TOM by Tomie dePaola
by Tomie dePaola, illustrated by Tomie dePaola
FAMILY AND GROWING UP
Released: Feb. 24, 1993

"A delightfully offbeat vignette of boyish mischief reinforcing the bond between generations; dePaola's handsomely designed illustrations have unusual warmth here, subtly expressing the characters' affection. (Picture book. 4-8)"
Another autobiographical story from dePaola, this time about his grandfather, who ingenuously explains that "We're named after each other, Tommy. Read full book review >
LILI AT BALLET by Rachel Isadora
FICTION
Released: Feb. 23, 1993

"There's little mention here of discipline or hard work; still, an attractive and informative first look. (Picture book. 4-9)"
With a minimal explanatory text, a realistic depiction of a serious young ballet student and her class. Read full book review >

ZEBRA'S HICCUPS by David McKee
ANIMALS
Released: Feb. 23, 1993

"Try this when someone really does have the hiccups. (Picture book. 4-7)"
Dapper zebra is far too dignified to follow his friends' advice for getting rid of his hiccups—drinking water upside down simply isn't his style. Read full book review >
A PILE OF PIGS by Judith Ross Enderle
ANIMALS
Released: Feb. 16, 1993

"A simple idea developed with panache—delightful. (Picture book. 3- 7)"
Stirred by a busybody rooster (``Strut-a-doodle doo! Read full book review >
ROSIE AND THE PAVEMENT BEARS by Susie Jenkin-Pearce
ANIMALS
Released: Feb. 15, 1993

"Predictable and somewhat overstated, but told with enough realism and verve to hold interest; the author's freely drawn, cartoon-style illustrations are lively and nicely expressive. (Picture book. 4- 8)"
Timid Rosie, smallest in her class, dreads bullies; still, when they taunt her about stepping on the cracks (``The bears'll get you''), she's assertive enough to do just that, on purpose. Read full book review >

MAX AND FELIX by Larry Dane Brimner
ANIMALS
Released: Feb. 9, 1993

"As a theme, photos misfiring wears a little thin by the fourth brief chapter; still, the perky, natural-sounding dialogue and funny, lively illustrations are sure to appeal to young readers. (Picture book/Easy reader. 3-7)"
In the best easy-reader tradition, Max and Felix are friends who engage in mildly witty dialogue while negotiating the unexpected results of their various efforts. Read full book review >
SMART DOG by Ralph Leemis
ANIMALS
Released: Feb. 8, 1993

Comfortably ensconced in his porch rocker, the man addresses his dog—``If you were a smart dog, you'd chase that rabbit''— and goes on to suggest less and less likely activities, from barely plausible tricks (``You'd dance on a drum'') to full-scale tall tale (``while you conducted your string quartet, the crowd would applaud as you juggled''), all resulting in fame, uproar, and wealth—which, in the end, would enable them to retire in ``a small house in the country for two,'' as they have already done. Read full book review >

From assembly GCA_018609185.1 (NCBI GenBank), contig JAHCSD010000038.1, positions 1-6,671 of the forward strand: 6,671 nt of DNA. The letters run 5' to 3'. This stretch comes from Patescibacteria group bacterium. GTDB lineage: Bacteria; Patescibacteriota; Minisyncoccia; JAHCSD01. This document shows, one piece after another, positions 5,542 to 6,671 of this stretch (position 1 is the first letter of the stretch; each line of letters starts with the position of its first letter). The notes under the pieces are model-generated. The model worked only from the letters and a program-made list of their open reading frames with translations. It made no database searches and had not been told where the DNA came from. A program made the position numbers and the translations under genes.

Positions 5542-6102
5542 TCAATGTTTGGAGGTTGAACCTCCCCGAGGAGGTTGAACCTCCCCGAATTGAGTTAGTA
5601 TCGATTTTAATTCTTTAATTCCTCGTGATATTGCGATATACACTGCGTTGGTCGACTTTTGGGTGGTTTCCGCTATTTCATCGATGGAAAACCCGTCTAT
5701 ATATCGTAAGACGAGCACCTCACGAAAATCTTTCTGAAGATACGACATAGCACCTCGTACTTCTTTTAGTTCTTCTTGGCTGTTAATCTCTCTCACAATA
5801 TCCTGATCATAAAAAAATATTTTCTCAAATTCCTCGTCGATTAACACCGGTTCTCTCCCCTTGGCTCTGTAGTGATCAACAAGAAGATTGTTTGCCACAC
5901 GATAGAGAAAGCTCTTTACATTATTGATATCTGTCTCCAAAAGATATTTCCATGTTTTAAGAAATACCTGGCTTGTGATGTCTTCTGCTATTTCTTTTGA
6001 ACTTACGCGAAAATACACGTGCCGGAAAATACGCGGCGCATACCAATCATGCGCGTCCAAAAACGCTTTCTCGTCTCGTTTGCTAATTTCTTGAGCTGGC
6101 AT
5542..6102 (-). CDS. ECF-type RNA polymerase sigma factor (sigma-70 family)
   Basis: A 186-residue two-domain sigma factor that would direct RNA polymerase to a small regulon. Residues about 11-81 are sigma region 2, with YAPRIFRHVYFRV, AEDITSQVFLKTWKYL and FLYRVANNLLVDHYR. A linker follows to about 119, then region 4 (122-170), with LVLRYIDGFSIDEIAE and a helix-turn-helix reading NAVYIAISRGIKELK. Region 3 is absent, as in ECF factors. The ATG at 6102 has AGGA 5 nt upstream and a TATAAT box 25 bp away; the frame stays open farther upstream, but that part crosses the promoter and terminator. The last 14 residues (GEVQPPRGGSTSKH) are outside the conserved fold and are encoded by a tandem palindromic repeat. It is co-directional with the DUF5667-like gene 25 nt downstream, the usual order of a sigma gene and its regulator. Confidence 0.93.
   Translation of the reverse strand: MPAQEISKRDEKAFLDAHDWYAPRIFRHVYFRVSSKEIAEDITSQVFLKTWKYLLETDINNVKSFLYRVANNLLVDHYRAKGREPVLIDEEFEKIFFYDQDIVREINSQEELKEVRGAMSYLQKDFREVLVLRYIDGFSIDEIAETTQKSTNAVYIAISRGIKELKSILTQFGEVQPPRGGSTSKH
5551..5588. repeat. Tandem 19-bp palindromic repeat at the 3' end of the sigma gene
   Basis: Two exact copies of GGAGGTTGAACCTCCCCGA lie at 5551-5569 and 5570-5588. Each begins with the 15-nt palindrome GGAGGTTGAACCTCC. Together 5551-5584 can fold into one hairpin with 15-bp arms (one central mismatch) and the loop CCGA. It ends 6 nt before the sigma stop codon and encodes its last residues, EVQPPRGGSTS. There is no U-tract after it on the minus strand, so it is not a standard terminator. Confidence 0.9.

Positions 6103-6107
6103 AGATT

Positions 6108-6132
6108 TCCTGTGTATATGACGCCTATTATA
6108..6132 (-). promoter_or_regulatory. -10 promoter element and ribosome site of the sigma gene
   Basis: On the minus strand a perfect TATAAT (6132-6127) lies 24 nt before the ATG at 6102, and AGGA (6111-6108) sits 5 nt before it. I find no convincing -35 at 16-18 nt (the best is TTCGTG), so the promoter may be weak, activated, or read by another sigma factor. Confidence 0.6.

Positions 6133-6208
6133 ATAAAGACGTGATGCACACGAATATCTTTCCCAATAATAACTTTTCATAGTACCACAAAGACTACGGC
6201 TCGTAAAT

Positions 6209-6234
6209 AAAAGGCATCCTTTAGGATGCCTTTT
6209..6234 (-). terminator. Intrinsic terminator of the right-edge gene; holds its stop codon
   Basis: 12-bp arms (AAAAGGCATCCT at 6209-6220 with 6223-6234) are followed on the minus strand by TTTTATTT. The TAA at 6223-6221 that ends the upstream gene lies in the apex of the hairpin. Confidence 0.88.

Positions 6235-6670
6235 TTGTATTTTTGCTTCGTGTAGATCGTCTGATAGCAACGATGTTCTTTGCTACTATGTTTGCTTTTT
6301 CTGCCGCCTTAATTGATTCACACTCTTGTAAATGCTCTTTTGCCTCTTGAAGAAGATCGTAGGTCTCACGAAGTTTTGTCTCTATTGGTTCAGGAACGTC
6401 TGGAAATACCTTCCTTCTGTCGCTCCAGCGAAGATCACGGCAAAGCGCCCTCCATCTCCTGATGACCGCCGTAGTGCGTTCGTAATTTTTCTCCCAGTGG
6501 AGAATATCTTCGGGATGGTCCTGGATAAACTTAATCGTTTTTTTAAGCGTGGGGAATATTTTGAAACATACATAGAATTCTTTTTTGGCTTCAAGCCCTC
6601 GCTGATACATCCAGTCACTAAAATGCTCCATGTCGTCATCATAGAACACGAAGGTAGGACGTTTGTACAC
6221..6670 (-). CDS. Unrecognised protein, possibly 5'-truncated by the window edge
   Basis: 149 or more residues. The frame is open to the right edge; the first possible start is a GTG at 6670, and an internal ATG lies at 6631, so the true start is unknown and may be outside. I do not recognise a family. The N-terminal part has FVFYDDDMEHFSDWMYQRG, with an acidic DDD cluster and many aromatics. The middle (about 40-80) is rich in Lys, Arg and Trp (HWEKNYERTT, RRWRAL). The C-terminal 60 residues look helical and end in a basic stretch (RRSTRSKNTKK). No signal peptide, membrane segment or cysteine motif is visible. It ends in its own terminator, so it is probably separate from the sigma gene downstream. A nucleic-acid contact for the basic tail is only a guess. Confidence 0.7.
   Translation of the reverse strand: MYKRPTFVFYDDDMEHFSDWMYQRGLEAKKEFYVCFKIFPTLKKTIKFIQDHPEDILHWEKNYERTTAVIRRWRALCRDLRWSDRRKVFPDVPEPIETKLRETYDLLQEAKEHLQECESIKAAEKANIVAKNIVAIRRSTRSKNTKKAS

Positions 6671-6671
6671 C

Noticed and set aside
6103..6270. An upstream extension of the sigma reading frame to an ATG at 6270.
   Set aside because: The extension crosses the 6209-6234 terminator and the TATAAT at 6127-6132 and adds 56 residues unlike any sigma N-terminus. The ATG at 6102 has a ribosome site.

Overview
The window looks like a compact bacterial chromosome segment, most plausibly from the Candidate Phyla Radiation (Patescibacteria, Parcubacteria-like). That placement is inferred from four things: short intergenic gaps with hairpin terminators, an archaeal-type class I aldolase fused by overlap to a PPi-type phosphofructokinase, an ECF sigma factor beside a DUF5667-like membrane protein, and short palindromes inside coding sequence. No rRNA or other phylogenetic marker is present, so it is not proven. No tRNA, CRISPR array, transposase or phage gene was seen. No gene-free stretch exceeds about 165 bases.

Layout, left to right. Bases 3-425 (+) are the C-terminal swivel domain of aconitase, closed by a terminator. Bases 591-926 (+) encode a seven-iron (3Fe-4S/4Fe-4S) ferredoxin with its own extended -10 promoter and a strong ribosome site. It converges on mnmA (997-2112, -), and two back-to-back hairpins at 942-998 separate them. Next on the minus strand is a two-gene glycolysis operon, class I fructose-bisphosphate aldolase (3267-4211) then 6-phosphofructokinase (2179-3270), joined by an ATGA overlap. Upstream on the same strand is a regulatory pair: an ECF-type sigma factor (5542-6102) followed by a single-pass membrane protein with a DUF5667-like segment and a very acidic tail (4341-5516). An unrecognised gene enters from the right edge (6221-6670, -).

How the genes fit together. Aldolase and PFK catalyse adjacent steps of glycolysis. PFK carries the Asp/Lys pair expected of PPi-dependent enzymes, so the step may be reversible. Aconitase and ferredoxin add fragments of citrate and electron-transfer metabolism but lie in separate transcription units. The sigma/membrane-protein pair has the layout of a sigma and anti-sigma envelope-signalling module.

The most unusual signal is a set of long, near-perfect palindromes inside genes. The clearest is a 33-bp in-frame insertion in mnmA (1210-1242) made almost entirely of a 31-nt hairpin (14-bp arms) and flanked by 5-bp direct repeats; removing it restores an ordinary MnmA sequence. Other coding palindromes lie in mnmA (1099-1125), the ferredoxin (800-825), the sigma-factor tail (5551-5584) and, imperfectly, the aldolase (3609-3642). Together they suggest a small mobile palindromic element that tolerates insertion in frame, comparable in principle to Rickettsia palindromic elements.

SNOWY by Berlie Doherty
by Berlie Doherty, illustrated by Keith Bowen
ANIMALS
Released: Feb. 1, 1993

A two-time Carnegie winner, acclaimed for her poetic, richly perceptive novels (Granny Was a Buffer Girl, 1988), gives a uniquely British flavor to a familiar scenario: Miss Smith asks her students to bring their pets to school; when Rachel can't produce the one she glowingly describes (``He's as big as a mountain...And he's got bells and ribbons and a swingletree. Read full book review >
COTTON MILL TOWN by Kathleen Hershey
FAMILY AND GROWING UP
Released: Feb. 1, 1993

"Still, memory is selective, and the nostalgia's warm glow is genuine. (Picture book. 4-8)"
Speaking in the voice of the child she was when ice-cream cones were a nickel, the author reminisces about visiting her grandmama in North Carolina. Read full book review >
BACKYARD BEAR by Jim Murphy
ANIMALS
Released: Feb. 1, 1993

"Brief but interesting bibliography, including books from several state agencies. (Picture book. 4-9)"
Told mostly from a bear's point of view, a thoughtful, nonjudgmental, and scrupulously realistic depiction of people in uneasy confrontation with the wild. Read full book review >
HANK'S WORK by Joshua Schreier
FAMILY AND GROWING UP
Released: Feb. 1, 1993

"The bold, stylized forms and bright colors will be fine for groups; also, a good choice to share with the art teacher. (Picture book. 4-7)"
The author of Luigi's All-Night Parking Lot (1990) enriches a story about a boy—a boy whose dad is too busy to recognize the importance of his son's activities—with a fantasy element dramatizing the intensity of a child's imagination. Read full book review >
WHO SAYS A DOG GOES BOW-WOW? by Hank De Zutter
ANIMALS
Released: Feb. 1, 1993

"There's some disparity between format and subject appeal here; still, creative adults are sure to find uses for this attractive, multicultural look at a classic topic. (Picture book. 4-10)"
Only in English does the dog say ``Bow-wow''; Finns, Turks, Russians, and Poles agree it's ``How-how,'' while a dozen other languages come up with even more transliterations, as different as ``Ar-ar'' and ``Mong-mong.'' Varying his introductory question only slightly (``What does a lamb say?'' ``How does a cat sound?''), De Zutter lists sounds attributed to 16 animals, in several tongues for each. Read full book review >
Kirkus Interview
Luis Alberto Urrea
April 21, 2015

Examining the borders between one nation and another, between one person and another, Luis Alberto Urrea’s latest story collection, The Water Museum, reveals his mastery of the short form. This collection includes the Edgar-award winning "Amapola" and his now-classic "Bid Farewell to Her Many Horses," which had the honor of being chosen for NPR's "Selected Shorts" not once but twice. Urrea has also recently published a poetry collection, Tijuana Book of the Dead, mixing lyricism and colloquial voices, mysticism and the daily grind. We talk to Urrea about both of his new books this week on Kirkus TV. View video >